After 56 years of being a rabbi's wife, thanks to The Journal ("Rabbis' Wives," June 22) I now discover I am obsolete. I resent the implication that the old-fashioned rebbetzin is someone to disparage. Although I have never been a paid professional Jewish educator, I have instructed and inspired a host of men and women, many of whom went on to become rabbis, cantors and lay leaders.
I was the West Coast founder of the Women's League Torah Fund, which in the last 53 years has raised millions of dollars for the University of Judaism (UJ) and the Jewish Theological Seminary.
I also worked side by side with my husband, Rabbi Jacob Pressman, in founding such institutions as the UJ, Los Angeles Hebrew High School, Akiba and Pressman academies, and Camp Ramah.
I never felt I was slaving for my husband or the congregation without pay. On the contrary, I have been able to express myself and develop a wide range of interests. Throughout, I have enjoyed myself and in the process made many wonderful friends. Please do not put me, and others like me, out to pasture.
Marjorie Pressman, Beverly Hills
I thoroughly enjoyed your article. The women you wrote about are all deserving of recognition. However, I was disappointed that there was no mention of Tova Dershowitz, wife of Rabbi Emeritus Zvi Dershowitz of Sinai Temple.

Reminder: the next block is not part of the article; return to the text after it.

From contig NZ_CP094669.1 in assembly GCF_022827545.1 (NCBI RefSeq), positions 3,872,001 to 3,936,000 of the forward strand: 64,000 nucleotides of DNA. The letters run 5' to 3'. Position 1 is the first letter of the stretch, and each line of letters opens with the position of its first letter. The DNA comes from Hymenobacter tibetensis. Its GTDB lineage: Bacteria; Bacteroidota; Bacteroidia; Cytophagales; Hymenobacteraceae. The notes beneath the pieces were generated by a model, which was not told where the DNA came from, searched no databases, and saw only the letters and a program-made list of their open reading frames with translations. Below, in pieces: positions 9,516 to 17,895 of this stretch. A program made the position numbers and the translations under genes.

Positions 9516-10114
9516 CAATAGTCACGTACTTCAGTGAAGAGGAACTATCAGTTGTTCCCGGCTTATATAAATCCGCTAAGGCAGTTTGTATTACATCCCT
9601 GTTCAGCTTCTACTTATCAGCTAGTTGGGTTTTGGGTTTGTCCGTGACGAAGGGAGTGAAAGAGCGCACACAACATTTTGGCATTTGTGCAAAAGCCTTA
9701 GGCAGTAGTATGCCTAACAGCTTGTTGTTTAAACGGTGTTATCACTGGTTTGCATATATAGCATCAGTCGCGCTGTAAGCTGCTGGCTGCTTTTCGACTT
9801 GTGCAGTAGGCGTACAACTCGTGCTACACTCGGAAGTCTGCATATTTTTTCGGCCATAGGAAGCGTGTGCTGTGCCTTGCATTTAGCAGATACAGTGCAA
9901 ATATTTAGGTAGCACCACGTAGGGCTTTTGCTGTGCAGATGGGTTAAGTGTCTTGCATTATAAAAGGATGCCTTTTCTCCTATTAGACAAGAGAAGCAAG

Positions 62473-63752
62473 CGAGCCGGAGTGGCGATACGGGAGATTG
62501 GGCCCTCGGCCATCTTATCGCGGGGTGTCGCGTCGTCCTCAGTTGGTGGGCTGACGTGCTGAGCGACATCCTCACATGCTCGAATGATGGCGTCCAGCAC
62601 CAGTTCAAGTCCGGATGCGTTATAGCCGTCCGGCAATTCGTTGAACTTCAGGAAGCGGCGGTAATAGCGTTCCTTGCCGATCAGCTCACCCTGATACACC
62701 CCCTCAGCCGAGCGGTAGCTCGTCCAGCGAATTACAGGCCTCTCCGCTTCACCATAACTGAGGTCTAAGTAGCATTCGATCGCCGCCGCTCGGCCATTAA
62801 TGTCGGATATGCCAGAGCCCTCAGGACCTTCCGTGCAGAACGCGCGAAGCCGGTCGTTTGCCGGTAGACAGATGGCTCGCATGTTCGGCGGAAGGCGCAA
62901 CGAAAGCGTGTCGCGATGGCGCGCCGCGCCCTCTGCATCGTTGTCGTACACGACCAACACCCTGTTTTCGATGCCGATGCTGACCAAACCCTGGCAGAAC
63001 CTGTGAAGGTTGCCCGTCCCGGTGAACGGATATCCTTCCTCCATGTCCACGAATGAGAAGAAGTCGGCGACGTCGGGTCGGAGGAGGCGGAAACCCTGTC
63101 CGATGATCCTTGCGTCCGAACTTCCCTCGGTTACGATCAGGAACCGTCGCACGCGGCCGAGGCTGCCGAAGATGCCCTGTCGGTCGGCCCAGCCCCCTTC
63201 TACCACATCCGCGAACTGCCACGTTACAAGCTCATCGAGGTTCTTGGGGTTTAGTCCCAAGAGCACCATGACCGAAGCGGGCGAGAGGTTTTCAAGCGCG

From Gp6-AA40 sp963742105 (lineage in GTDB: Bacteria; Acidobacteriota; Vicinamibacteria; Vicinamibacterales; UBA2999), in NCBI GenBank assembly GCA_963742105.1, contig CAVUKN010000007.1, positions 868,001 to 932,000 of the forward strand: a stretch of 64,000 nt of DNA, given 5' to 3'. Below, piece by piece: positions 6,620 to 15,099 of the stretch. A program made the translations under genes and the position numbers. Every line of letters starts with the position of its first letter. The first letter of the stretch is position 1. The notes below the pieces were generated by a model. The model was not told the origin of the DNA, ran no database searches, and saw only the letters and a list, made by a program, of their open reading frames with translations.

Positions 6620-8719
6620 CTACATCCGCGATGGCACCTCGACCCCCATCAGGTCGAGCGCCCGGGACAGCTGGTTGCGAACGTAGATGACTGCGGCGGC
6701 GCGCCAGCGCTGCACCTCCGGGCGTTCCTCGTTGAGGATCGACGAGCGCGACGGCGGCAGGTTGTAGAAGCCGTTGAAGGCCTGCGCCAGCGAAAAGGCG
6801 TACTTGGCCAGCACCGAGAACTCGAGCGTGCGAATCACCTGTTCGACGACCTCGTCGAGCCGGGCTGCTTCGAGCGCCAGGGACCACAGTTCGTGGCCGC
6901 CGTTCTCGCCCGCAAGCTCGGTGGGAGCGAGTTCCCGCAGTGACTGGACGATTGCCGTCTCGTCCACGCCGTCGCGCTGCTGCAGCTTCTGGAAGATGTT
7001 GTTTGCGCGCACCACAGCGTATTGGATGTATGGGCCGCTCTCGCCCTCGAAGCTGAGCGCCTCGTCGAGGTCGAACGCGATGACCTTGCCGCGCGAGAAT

Tova is a perfect role model of a rebbetzin. While raising four children and working full time, Tova was always available to members of the congregation and the community.
She taught many classes for the sisterhood and chaired numerous events. Since her retirement, she is busier than ever. Tova is a member of the board of The Jewish Federation of Greater Los Angeles and was recently honored by the Women's Division for her outstanding service.
I hope that you will feature more rabbis' wives in future articles and allow your readership to learn about Tova Dershowitz, a true rebbetzin and a total mensch.
Judy Galperson, Past President Sinai Temple
As a past president of Valley Cities JCC, I don't share Lee Smith's enthusiasm that the decision by his board to "reinvigorate" center services was "ground-breaking" ("JCC Board Approves Major Reforms," June 22). As I see it, the only ground broken was on the symbolic grave in which they are burying the Jewish Community Centers (JCC), as we once knew them.
While I don't profess to be an expert on the changing demographics of the Jewish community around each of the local centers in Los Angeles, I can't believe that there aren't Jewish kids in need of after-school care in the Hollywood-Los Feliz area or seniors in need of services and programming in the East Valley.